I love the story of the Happy Prince, but I never used this story for story time at the library -- I couldn't, and still can't, get through it without tearing up. The story, even now, is deeply moving.

I wasn't sure about Jane Ray's illustrations when I first saw this book, but somehow the naivete and bright color and gilt do work wonderfully well.
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1 of 2 people found the following review helpful By Plume45 on August 3, 2013
Format: Hardcover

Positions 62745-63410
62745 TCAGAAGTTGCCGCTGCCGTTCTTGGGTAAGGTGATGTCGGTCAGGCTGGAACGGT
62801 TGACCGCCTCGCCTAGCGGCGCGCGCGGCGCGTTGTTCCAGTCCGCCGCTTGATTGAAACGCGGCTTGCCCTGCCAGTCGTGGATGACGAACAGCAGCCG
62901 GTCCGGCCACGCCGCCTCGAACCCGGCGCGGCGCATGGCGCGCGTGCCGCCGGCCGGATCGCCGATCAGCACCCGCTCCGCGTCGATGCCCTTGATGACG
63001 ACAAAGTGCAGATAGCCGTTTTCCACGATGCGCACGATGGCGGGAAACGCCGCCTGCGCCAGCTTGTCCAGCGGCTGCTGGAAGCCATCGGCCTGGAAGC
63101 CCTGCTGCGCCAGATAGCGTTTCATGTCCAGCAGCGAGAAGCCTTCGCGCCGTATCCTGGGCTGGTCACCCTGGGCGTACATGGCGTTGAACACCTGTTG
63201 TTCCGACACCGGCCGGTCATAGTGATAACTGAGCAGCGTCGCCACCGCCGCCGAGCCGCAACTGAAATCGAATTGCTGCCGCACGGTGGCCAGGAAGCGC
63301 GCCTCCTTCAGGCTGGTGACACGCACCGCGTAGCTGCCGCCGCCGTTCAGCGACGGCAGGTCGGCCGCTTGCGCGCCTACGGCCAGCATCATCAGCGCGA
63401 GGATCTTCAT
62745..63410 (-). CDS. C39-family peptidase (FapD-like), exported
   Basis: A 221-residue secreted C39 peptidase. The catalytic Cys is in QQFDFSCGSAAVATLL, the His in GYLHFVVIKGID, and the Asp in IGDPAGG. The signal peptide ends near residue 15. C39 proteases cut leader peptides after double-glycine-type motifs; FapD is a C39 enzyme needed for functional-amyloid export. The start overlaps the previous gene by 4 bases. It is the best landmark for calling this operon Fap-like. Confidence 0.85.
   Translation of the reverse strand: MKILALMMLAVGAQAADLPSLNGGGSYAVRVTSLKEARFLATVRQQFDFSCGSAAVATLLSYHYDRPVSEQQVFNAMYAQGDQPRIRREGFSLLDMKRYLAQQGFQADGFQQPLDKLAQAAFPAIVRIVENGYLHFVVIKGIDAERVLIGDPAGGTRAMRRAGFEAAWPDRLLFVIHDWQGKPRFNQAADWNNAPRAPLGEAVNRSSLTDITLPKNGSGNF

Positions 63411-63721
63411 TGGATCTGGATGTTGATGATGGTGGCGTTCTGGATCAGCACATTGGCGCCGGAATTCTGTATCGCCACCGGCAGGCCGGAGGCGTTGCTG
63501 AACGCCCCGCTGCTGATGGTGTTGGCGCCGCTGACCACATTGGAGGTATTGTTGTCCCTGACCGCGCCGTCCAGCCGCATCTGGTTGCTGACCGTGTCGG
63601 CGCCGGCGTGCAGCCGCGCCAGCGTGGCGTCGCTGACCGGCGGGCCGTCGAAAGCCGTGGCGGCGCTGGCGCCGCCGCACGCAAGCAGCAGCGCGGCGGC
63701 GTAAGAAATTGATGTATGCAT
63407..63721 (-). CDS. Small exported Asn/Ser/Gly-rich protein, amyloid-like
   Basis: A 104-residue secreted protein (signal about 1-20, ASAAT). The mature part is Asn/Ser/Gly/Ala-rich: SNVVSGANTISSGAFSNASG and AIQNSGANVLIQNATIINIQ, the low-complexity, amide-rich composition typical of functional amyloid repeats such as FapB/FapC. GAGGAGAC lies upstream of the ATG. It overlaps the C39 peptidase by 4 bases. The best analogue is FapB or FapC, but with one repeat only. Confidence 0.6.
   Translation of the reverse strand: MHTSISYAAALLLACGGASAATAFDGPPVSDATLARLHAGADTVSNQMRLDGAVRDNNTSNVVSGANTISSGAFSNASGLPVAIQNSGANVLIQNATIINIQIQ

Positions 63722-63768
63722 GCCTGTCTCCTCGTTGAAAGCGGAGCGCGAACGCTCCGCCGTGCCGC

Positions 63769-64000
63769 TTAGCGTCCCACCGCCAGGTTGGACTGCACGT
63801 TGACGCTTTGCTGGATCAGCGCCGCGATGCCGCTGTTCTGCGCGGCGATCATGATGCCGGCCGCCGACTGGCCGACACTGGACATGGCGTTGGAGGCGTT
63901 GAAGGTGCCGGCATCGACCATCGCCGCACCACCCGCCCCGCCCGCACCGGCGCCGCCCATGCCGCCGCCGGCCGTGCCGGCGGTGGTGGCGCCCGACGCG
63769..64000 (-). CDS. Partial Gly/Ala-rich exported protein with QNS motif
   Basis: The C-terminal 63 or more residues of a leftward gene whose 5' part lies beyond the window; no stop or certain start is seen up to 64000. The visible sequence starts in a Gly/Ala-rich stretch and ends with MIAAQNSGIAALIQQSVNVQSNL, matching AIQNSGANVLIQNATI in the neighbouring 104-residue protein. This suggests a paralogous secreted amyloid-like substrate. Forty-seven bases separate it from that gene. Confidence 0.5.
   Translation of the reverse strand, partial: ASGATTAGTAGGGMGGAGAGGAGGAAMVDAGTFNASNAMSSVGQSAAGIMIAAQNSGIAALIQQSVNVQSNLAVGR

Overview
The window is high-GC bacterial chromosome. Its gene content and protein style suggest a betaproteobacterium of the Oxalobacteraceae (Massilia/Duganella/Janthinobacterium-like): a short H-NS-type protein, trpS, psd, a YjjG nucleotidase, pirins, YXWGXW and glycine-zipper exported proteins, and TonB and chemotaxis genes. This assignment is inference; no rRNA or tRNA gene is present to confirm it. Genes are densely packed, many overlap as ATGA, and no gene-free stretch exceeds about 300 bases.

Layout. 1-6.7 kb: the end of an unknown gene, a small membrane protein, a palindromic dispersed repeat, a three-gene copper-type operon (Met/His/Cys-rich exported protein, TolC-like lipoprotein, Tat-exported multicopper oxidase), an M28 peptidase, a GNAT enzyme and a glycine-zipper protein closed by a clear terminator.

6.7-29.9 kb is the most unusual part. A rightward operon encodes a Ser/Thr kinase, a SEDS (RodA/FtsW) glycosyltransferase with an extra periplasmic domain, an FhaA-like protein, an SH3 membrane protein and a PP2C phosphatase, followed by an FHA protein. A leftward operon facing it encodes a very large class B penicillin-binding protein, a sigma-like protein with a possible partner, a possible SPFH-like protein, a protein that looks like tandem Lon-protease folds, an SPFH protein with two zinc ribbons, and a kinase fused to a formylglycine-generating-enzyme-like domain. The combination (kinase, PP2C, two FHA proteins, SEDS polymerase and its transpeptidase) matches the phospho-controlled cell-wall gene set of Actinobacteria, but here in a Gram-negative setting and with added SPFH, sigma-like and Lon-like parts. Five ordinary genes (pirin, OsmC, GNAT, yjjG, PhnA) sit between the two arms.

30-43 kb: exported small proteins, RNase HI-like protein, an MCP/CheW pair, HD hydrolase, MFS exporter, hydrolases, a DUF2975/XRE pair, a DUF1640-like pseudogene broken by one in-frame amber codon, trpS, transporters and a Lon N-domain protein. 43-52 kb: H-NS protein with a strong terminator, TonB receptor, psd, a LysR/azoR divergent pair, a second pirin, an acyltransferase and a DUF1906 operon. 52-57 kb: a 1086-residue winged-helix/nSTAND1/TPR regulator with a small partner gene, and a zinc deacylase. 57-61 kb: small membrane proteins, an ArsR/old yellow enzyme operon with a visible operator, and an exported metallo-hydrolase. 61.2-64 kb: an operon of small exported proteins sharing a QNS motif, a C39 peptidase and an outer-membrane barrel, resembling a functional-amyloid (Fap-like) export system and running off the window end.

This is my favorite short story by Oscar Wilde--author of the gothic horror tale "Picture of Dorian Grey," many outrageously witty Victorian quips, and delightful comedies for the stage. Once a happy prince and then a contented man ruling his people wisely, now all that is left of his beneficence is a gilded statue which overlooks the city. But this is no ordinary statue, for of far greater value than the gold and jewels that honor his memory resides the Soul of the statue--which no one realizes exists. From his lofty perch the compassionate young man witnesses the true conditions of poverty, squalor and thwarted dreams which are rampant beneath his stationary feet. His heart--such as it is--is touched to the core to witness such misery, which he never realized existed during his lifetime.